Loose Leaf Redina (Mary Jasch)

You can plant lettuce in containers placed anywhere in the sun, but close to a water source or install an irrigation system in the beds. Plant where deer won’t eat your dinner. This writer grows Loose Leaf French Redina and other goodies in large ceramic containers on her sidewalk right outside the kitchen door. This way, it’s easy to eat more healthy salads. Reach for the lettuce and not the cookie. Or plant in the ground in a fenced, traditional garden. The fence should be eight feet high to protect your garden from deer. Got a deck? Ceramic and terra cotta containers and whiskey barrels look great there, adding color, life, interest and convenience. They breathe, allowing air to the roots so the soil won’t get soggy and rot them. Soil Life Matters! For a good container mix, combine an organic, fertilizer-free potting soil and an organic compost. Fafard and Coast of Maine are great. Large containers grow better lettuce. They stay moist longer, which means no daily watering needed. Just be vigilant.

Dr. Weaver suggests that if you want to save your lettuce seed for next year, save it from your best lettuce and truest to the type and those that bolt last, which demonstrates more tolerance to warmer weather. Harvest your seed when the leaves turn yellow and the flower head begins to sprout. Cut off the flower heads and put them upside down in a paper bag. Mark the name and date and store in a dry, airy room out of direct sun. Let the seed mature for about a month, then gently remove the seeds from the head with your fingers. Then winnow (separate the seeds from the chaff) outside or indoors with a fan because soil, other seeds and plant parts might contain moisture and rot your seed while in storage. Check online for Ancient Winnowing Technique. Further, if you want to save seeds, Dr. Weaver recommends separating lettuce types in the garden because Open Pollinated lettuces cross, even with wild species. However, the plants themselves do not cross; their seeds do and the cross won’t show up until the following year. So, if you are growing your lettuce for your dining table instead of its seed, it doesn’t matter; you can plant them right next to each other. If you are growing for seed, you should also remove all wild and prickly lettuces in the area.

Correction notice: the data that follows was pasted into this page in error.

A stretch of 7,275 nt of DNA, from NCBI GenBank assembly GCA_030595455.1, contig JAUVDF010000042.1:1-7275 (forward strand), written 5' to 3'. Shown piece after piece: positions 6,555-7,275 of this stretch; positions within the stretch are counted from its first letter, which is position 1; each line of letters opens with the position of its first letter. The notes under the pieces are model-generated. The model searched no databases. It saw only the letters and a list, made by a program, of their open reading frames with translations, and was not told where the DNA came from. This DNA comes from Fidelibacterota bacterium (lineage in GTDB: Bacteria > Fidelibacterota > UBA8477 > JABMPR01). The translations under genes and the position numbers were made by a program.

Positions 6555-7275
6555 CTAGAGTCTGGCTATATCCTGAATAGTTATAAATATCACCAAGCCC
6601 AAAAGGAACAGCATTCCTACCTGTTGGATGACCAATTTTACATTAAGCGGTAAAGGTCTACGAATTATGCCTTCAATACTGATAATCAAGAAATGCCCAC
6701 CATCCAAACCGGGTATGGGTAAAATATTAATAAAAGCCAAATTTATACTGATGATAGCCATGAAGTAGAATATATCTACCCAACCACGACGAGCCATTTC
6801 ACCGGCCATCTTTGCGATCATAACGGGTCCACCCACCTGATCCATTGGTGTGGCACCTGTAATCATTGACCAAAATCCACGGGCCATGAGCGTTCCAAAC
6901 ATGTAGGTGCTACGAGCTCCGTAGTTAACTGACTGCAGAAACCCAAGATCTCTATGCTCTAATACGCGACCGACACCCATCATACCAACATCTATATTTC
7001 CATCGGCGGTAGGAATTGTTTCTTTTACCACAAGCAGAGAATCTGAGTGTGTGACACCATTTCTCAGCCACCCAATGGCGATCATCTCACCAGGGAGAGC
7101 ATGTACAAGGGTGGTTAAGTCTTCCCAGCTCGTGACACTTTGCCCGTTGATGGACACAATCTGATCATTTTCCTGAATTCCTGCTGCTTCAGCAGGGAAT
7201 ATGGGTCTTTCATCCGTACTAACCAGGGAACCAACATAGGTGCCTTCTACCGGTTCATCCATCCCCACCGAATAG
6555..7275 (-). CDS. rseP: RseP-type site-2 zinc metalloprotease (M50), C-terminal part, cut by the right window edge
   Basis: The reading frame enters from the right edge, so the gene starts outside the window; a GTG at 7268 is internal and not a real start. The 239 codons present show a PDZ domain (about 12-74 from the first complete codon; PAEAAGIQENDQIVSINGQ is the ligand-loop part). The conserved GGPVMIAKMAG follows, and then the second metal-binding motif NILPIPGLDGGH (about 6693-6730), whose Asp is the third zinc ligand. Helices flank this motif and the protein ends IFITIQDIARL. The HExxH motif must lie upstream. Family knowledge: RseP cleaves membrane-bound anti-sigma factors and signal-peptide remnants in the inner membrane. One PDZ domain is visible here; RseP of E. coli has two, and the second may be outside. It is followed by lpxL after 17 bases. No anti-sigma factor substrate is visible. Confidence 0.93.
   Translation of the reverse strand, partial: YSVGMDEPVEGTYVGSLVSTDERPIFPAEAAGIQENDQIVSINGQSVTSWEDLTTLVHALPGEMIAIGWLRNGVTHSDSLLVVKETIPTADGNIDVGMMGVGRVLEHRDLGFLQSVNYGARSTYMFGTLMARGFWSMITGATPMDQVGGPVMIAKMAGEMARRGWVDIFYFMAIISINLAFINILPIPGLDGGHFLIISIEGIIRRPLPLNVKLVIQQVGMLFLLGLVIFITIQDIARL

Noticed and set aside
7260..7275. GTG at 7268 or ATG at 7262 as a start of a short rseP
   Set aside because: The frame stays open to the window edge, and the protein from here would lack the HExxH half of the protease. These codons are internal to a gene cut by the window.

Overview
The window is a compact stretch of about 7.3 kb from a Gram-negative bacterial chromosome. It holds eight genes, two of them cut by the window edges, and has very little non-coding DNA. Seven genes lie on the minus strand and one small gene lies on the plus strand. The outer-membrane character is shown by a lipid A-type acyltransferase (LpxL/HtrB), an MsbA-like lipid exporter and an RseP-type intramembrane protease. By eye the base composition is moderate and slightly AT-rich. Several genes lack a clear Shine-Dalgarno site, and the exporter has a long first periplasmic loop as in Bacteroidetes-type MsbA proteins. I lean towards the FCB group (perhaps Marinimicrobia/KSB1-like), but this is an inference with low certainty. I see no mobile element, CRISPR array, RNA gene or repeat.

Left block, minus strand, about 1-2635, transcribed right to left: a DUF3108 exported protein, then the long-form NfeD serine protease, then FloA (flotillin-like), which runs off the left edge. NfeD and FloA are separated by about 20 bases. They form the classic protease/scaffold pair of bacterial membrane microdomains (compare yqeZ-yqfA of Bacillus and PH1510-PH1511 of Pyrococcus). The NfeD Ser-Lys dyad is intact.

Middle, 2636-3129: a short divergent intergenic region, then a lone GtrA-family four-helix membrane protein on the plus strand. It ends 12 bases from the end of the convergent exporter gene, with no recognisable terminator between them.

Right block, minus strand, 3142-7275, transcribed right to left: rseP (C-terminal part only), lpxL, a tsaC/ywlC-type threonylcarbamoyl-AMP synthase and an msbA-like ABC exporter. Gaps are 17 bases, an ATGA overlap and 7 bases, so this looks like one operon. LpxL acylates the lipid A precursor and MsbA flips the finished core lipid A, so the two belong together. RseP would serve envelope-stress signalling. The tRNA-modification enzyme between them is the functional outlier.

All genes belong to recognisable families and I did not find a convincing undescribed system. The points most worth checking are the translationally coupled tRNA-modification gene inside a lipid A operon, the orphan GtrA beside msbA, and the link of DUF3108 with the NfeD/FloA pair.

Did you know that New Jersey has eight species of “wild lettuce?” They are each a different species of Lactuca. Five are native. According to the NJDEP, Division of Parks and Recreation, two of them – Grass-leaf Lettuce and Red-stem Hairy Lettuce – one is imperiled and one is of uncertain status. Both are protected by the Highlands Water Protection and Planning Act in the Highlands Preservation Area. Wild lettuce’s cut stems exude a white milky substance (some varieties more than others) termed as latex and sometimes as “opium lettuce.” Some are notorious garden weeds that we have all seen. WebMd notes most have medicinal properties used for pain, stress, insomnia, nyphomania and other maladies via its milky sap. According to Dr. Hubert Ling, botanist and president of Native Plant Society of New Jersey, wild lettuce “is much too strong and has a lot of very bitter latex. The appealing feature of cultivated plants is that they are bred to have fewer natural defenses such as latex.” This writer thinks she will stick to French Redina and the multitude of other delectable cultivated varieties.